Are young people aged 7-25 interested in making music?
Youth Music, a national charity investing in musicmaking projects, have recently published a comprehensive review of children and young people’s relationship with music. Their report The Sound of the Next Generation is pretty positive and we should breathe a sigh of relief.
The report says that the majority of young people are active music-makers and there are more young people making music than in a previous Youth Music survey conducted in 2006. It found 2/3 of young people in England are active musicians and that “Those who regularly make music feel more in control of their future.”
This will be hugely encouraging to anyone that works in music education even though the state of music education in state schools is in a perilous state. Lord Black is leading the way in getting music heard again but says “Instead of music being a fundamental right of all children, it is rapidly becoming the preserve of the privileged few at independent schools as it dies out in the state sector.”
Youth Music worked with Ipsos MORI and conducted online surveys with a representative sample of 1,001 young people aged 7 to 17 across England. They also conducted in-depth interviews with participants involved in Youth Music projects.
The report found that music really matters and sits at the centre of many young people’s lives. What it really shows is the contribution music plays to wellbeing and mental health and so why schools need to make music high profile. It says,
Listening to music makes most young people feel happy; and the effects of making music are even more powerful than listening to it.
The Sound of the Next Generation is a positive sign that there is plenty of music making going on but imagine how much more there would be if schools made more time for it. The report reminds us that “Music in secondary schools is in decline, posing risks for young people’s creativity and wellbeing and the future economy.”
For Music Education, it recommends two key things:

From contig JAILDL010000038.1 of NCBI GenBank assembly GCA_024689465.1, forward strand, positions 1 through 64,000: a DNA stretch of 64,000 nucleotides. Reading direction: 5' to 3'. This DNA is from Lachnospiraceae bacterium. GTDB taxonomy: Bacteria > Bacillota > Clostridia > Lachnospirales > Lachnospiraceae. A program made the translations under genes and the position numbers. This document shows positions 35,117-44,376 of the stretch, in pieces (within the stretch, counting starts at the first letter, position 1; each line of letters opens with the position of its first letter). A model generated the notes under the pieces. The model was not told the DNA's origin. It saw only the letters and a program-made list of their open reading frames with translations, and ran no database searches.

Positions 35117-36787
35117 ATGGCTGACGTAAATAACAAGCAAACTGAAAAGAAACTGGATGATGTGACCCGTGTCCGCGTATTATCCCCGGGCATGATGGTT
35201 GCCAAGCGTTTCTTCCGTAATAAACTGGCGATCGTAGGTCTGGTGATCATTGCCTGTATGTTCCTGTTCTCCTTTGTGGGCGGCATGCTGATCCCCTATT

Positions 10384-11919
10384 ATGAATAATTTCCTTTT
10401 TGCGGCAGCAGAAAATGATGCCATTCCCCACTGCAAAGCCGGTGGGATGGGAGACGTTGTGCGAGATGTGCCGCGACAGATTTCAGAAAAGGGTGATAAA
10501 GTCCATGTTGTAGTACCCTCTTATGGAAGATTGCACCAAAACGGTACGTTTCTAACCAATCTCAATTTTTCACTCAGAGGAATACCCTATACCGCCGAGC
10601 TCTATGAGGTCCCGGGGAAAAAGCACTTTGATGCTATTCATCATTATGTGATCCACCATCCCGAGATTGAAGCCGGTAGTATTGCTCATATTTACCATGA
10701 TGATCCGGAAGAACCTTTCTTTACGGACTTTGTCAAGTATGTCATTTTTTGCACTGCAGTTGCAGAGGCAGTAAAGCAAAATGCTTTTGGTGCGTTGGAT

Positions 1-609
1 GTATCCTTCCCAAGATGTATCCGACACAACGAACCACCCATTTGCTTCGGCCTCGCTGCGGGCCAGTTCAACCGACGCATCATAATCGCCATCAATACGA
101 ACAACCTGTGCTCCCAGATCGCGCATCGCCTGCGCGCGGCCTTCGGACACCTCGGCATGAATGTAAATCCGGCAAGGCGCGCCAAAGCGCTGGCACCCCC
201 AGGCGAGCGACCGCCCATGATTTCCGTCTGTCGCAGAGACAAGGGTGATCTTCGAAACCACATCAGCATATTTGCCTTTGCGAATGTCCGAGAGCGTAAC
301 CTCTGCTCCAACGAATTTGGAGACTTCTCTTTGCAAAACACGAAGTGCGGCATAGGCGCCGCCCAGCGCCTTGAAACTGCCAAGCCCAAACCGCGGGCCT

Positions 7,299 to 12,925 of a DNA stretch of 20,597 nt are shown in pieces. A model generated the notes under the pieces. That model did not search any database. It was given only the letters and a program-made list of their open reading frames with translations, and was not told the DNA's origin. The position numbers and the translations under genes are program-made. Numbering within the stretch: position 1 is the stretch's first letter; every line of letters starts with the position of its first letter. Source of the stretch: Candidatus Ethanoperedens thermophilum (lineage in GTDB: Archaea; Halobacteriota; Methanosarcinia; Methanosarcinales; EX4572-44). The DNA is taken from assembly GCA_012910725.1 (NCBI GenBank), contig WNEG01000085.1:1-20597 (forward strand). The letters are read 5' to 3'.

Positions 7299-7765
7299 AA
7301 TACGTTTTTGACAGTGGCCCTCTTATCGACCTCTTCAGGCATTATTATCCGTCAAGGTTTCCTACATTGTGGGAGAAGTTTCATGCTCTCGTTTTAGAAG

1. Music education in schools must be maintained but should be re-imagined, with a new model – supported and valued by Ofsted – that’s more aligned with young people’s existing musical identities and with outcomes that go beyond attainment to better capitalise on music’s social value.
2. Music education should be more industry-facing in its curricula and partnerships and better consider the needs of DIY musicians. Digital technologies should be embedded, and programmes should prepare young people for a wide variety of industry roles including what’s required to have a successful freelance career.
Results of a new survey published by UK record labels association the British Phonographic Industry reveal the stark and growing disparity between the provision of music in state and independent schools. The BPI calls on the Government to…
- Intervene to reverse the worrying trend of reduced music provision and curriculum time in schools, providing additional funding where necessary;
- Address the disparities in access to music instrument lessons, which particularly affect those in the most deprived schools, by boosting funding for musical instrument lessons to ensure the most deprived pupils have the opportunity for tuition;
- Recognise music as a core component of the education of young people, and ensure that it is a clear requirement in the accountability framework that music should be regarded as an essential part of a school’s performance;
- Ensure all pupils have access to musical group activities, whether in school or through the music hub;
- Add non-specialist teachers to the independent panel of experts helping devise the curriculum to ensure that it works for all teachers and for all schools.